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Jamaica Line

Train Handling...

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When it comes to operating a push-pull train, does the engineer have to stop with the train stretched?

 

Can railroad EMU's take throttle and brake like subway cars? Would using full throttle from a standing point be ok?

 

 

 

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When it comes to operating a push-pull train, does the engineer have to stop with the train stretched?

 

 

Not necessarily. Just stop at the marker.

 

Can railroad EMU's take throttle and brake like subway cars? Would using full throttle from a standing point be ok?

 

 

Full throttle from a stop (assuming all brakes are released) would work, just give a very rough ride. The brake is lapping (meaning zero->50% ->25% on the lever would not lead to any drop in brake pressure)

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Not necessarily. Just stop at the marker.

 

Just to make sure we're on the same note by stretched I meant the train slack. Since I've read that locomotives should start pulling cars one or two cars at a time. Wonder if it's the same when the locomotive is in the back, having to push one or two cars at a time?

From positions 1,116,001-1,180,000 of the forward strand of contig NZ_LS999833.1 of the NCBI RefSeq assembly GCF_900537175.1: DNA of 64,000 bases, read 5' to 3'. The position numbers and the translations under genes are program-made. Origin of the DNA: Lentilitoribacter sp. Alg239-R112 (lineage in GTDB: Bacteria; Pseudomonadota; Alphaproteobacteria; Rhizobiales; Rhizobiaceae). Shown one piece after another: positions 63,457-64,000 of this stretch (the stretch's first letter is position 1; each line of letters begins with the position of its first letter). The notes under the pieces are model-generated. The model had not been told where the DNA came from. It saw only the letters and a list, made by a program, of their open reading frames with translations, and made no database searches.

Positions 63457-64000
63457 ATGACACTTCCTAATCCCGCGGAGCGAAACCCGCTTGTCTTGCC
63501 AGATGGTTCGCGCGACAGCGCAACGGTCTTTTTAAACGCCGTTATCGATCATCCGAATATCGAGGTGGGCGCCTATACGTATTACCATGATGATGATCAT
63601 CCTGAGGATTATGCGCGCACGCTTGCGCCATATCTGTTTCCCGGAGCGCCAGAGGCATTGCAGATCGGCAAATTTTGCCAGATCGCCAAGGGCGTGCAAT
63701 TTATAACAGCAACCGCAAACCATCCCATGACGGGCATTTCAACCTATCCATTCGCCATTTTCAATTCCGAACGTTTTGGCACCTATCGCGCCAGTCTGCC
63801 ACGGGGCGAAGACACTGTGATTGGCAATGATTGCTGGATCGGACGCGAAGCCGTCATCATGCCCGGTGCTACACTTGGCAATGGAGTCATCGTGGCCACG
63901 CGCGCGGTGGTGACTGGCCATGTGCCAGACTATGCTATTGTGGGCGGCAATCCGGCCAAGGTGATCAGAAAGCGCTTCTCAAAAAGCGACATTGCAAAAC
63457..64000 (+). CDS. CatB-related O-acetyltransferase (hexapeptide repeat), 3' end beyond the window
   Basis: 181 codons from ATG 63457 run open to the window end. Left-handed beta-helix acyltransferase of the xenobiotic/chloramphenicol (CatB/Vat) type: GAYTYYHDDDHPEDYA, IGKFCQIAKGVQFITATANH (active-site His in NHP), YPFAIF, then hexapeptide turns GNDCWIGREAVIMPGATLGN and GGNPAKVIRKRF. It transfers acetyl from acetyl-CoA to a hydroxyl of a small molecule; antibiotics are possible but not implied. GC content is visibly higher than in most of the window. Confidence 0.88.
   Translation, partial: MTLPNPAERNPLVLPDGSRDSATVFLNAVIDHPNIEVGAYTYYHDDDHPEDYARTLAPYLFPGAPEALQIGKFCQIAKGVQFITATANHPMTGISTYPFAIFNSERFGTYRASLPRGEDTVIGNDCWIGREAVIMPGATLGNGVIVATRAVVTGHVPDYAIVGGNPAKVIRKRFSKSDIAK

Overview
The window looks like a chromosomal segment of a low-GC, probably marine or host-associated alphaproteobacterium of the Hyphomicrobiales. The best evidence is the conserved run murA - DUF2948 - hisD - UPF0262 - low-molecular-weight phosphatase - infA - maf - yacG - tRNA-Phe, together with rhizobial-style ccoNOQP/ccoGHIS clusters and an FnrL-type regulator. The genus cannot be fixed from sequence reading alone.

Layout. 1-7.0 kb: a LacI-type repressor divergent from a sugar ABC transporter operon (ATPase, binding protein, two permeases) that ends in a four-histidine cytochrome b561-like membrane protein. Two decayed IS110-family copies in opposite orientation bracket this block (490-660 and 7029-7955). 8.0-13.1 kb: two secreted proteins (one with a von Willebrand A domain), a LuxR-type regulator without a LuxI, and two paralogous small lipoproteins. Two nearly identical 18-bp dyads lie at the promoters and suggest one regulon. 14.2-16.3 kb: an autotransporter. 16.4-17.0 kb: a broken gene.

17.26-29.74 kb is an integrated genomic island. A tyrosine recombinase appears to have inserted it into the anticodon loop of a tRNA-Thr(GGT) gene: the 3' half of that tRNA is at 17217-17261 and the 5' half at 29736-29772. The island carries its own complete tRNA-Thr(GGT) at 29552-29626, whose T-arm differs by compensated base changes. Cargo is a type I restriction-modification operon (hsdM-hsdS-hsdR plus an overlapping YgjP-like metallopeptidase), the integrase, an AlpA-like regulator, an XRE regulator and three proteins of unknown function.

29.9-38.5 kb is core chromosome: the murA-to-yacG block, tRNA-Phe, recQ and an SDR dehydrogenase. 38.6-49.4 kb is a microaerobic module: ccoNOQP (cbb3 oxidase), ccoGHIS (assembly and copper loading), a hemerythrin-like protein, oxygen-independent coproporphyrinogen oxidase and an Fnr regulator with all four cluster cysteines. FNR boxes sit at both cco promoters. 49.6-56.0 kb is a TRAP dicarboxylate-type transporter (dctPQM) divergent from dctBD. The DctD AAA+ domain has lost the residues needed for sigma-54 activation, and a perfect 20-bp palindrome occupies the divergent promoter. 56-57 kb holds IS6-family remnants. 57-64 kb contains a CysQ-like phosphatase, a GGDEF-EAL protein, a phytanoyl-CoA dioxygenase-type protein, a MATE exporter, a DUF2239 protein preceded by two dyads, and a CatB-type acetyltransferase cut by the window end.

Edited by Jamaica Line

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Just to make sure we're on the same note by stretched I meant the train slack. Since I've read that locomotives should start pulling cars one or two cars at a time. Wonder if it's the same when the locomotive is in the back, having to push one or two cars at a time?

 

 

That's more of freight advice, to prevent breaking couplers. In passenger operation it doesn't really matter unless you're running really long trains with powerful engines (NJT electrics). Even then poor train handling shouldn't give anything more than a very rough ride.

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